The steadfast, quiet member of the automotive squad is the car battery. They carry out their duties in spite of the heat, the cold, and the drivers’ high expectations. Though it is a pleasure when a car starts the first time you turn the key, batteries don’t last forever.
As long as you can read, you can understand how to replace a car battery and what it entails.
Without much further ado, let’s get started.
How Long Do Car Batteries Last?
In truth, a car battery will last roughly four years on average, depending on where you live, how you drive, the state of your charging system, and numerous other factors. And when it finally fails, your automobile usually stops working with no warning.
So the simple rule of thumb for battery replacement is: The battery has around four years before it starts to supposedly turn from a chemical powerhouse to a chemical waste. Start keeping an eye out for symptoms at the four-year mark, which we’ll cover shortly, and get ready to take action.
Signs of Car Battery Problems
Drivers frequently ignore car batteries until it is too late even though they are so straightforward and dependable. By keeping an eye on your car’s battery and carrying out some regular checks and inspections, you may reduce your chances of getting stranded on the road.
Battery testers come in a variety of designs and price ranges. Some measure the charge by plugging into your car’s cigarette lighter, while others attach to the battery or its terminals to provide a reading. To protect your hands and face from battery acid or corrosion, put on gloves and goggles if you’re opening the hood to attach a tester to the battery.
When changing the oil and as part of routine vehicle maintenance, this check should be carried out. The battery itself can also provide signs that the battery is nearing the end of its life. So some signs you must need to know-
– The first factor is its age. Expect trouble if the battery is more than three or four years old.
– Examine your driving behaviors. Remember that short outings and prolonged periods of idleness will deplete a battery’s capacity.
– Examine the battery itself. Corrosion or stains indicate a leak. If your battery is protected by a case or insulating sleeve, remove it from time to time to see what’s going on below.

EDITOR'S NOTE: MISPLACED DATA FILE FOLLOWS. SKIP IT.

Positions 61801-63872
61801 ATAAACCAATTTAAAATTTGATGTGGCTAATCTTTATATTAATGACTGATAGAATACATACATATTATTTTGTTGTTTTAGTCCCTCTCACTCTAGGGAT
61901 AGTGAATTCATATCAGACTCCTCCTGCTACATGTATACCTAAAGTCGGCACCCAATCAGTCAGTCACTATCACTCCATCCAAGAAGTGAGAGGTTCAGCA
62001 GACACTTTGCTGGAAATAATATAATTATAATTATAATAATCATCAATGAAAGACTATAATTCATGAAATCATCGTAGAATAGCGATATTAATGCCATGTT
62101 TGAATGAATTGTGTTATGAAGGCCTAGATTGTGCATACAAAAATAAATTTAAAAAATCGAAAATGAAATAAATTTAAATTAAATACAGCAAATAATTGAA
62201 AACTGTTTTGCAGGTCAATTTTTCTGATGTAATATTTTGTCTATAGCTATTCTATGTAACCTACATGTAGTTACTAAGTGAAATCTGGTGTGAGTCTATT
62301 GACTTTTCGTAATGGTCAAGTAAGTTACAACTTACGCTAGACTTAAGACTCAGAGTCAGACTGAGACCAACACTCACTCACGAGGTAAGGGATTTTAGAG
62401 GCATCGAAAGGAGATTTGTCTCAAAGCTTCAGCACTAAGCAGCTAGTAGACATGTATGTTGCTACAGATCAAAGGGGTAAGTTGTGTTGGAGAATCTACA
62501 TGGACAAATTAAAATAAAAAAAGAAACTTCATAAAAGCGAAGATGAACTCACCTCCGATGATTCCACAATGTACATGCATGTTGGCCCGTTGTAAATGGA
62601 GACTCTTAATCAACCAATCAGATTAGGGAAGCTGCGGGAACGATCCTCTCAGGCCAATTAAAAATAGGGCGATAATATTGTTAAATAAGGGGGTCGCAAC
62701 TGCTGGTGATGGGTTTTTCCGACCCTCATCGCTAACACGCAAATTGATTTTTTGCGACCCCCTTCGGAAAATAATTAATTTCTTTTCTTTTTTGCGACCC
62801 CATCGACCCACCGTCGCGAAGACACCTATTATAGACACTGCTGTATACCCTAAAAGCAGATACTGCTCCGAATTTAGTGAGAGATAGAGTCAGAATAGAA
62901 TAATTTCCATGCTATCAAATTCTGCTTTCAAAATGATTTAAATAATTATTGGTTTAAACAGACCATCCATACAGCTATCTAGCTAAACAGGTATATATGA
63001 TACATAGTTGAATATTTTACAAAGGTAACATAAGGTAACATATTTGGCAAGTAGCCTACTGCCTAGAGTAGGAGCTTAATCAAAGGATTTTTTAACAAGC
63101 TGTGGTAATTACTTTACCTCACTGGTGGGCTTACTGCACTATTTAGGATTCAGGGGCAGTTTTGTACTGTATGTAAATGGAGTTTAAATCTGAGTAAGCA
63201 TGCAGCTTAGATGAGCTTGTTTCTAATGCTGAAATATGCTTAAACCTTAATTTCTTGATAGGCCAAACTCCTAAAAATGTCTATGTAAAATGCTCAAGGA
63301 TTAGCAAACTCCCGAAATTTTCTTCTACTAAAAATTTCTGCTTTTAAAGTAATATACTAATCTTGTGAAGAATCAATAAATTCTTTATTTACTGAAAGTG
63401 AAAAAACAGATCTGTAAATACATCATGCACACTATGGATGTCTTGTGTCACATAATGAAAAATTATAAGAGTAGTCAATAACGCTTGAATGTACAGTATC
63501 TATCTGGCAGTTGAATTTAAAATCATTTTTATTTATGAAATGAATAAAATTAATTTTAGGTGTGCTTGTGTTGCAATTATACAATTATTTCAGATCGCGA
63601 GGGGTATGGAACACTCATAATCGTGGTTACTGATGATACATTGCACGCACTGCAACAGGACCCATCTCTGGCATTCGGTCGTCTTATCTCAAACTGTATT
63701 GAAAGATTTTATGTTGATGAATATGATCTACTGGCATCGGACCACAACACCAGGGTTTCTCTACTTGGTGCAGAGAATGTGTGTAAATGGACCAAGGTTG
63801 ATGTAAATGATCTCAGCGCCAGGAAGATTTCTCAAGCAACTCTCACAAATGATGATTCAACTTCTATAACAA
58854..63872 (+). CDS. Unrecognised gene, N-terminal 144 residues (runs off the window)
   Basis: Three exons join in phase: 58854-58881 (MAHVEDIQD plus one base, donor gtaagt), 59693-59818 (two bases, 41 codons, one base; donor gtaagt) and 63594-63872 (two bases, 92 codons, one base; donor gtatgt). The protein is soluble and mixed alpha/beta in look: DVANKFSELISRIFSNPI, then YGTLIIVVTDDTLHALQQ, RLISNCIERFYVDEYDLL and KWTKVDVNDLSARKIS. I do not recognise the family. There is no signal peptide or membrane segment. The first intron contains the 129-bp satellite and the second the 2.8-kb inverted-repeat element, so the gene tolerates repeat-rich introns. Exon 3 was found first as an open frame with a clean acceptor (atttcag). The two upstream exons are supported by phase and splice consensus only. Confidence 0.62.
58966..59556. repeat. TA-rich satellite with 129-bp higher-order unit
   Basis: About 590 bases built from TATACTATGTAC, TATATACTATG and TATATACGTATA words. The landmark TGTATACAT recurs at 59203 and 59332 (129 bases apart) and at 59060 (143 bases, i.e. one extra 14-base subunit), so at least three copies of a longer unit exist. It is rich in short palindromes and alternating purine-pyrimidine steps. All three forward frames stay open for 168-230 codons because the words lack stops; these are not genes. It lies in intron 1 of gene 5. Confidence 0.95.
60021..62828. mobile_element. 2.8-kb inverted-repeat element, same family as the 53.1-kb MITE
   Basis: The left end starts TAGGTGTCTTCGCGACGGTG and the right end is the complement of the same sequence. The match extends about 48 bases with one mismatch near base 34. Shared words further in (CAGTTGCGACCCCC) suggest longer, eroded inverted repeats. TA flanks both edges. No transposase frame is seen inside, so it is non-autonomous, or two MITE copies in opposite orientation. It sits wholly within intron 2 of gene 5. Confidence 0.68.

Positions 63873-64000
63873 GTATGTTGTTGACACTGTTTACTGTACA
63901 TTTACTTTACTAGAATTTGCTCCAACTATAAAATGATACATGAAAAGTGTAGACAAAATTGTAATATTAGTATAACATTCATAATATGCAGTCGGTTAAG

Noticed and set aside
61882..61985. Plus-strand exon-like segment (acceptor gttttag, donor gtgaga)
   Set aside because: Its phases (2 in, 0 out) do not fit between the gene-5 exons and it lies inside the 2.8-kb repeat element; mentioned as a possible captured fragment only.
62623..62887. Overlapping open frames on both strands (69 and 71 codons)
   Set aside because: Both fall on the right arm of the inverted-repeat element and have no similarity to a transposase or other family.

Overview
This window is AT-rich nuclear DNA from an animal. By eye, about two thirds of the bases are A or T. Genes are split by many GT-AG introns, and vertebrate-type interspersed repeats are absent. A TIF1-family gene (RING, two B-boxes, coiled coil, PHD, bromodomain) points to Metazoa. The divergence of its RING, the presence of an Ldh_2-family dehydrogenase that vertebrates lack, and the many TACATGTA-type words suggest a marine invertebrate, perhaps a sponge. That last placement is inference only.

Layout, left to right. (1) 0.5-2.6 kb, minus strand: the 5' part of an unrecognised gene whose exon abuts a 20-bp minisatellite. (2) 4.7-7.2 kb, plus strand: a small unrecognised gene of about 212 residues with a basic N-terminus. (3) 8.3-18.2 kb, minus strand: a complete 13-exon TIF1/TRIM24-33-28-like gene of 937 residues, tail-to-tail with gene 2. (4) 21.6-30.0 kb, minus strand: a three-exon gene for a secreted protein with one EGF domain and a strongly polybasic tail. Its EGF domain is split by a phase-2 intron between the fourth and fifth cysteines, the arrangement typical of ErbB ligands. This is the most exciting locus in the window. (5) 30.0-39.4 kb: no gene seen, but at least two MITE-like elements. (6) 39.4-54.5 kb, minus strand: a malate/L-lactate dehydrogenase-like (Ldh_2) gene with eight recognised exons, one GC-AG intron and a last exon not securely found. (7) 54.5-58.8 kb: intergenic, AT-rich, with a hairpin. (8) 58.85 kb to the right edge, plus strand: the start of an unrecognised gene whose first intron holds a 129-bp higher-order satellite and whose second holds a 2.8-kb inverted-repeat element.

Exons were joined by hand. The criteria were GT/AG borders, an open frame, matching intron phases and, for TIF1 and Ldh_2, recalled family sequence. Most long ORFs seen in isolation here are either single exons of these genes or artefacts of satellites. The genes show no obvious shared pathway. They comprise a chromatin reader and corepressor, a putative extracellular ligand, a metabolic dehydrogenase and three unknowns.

– Check for accumulation around the terminals as well. You may remove the buildup using baking soda and water if you use gloves and safety glasses while working. The electrolytic solution contains sulfuric acid, which is harsh on the skin.
– Inspect the battery for rotten egg scents (sulfur) or the smell of the battery overheating.
What You’ll Need to Replace the Car Battery
If you can get stranded, you must keep these tools with you so that you can check it out or get help with the battery replacement. Such as-
– Fully charged battery
– Battery terminal puller
– Open or box end wrenches or sockets
– Battery post and terminal cleaning tool
– Battery terminal protectors
– Battery terminal and post grease
– Shop towels
– Safety glasses
– Battery carrying strap
7 Steps of How to Replace a Car Battery
We’ve put together those seven steps to help you learn how to safely change a dead car battery. These are-
– Disconnect the cables from the battery terminals.On cars with a negative ground (noted by a minus sign), loosen the screw and bolt holding the battery cable clamp to the negative terminal. If your vehicle has a positive ground, you would first release the positive cable.
– Take out the screws or fasteners that are securing the battery in place, then the battery itself. Keep track of where you placed the battery screws and make sure they don’t roll under the car. Wear gloves when carefully removing the battery.
– Examine the tray on which the old battery was placed. If the tray beneath is rusted or has corrosive layers, dilute some baking soda in water and clean the tray with this solution. Do not do this without first wearing gloves. This is also the time to clean your battery terminals.
– Place your new car battery in the tray.Check to ensure it is facing the same direction as its predecessor and securely seated.
– To put the new battery in place, replace the screws/fasteners.The battery is now free of any possible jiggle.
– Reinstall your battery cables in the reverse order that you removed them. For example, the positive cable is rejoined in a negative ground vehicle.Check that all reconnected clamps have a firm hold on the posts.
– Get rid of your old battery properly. Batteries must be disposed of lawfully and ethically since they are hazardous and corrosive. Special recycling centers will accept old batteries and charge a small fee to dispose of them. Old automotive batteries should not be thrown away or recycled.
The most difficult and properly executed task can be changing a car battery. So, you can use a Dyson V6 battery replacement that helps you find the right battery and identify the issues with its cordless vacuum. Stay safe while replacing it or call a mechanic to get out of this problem.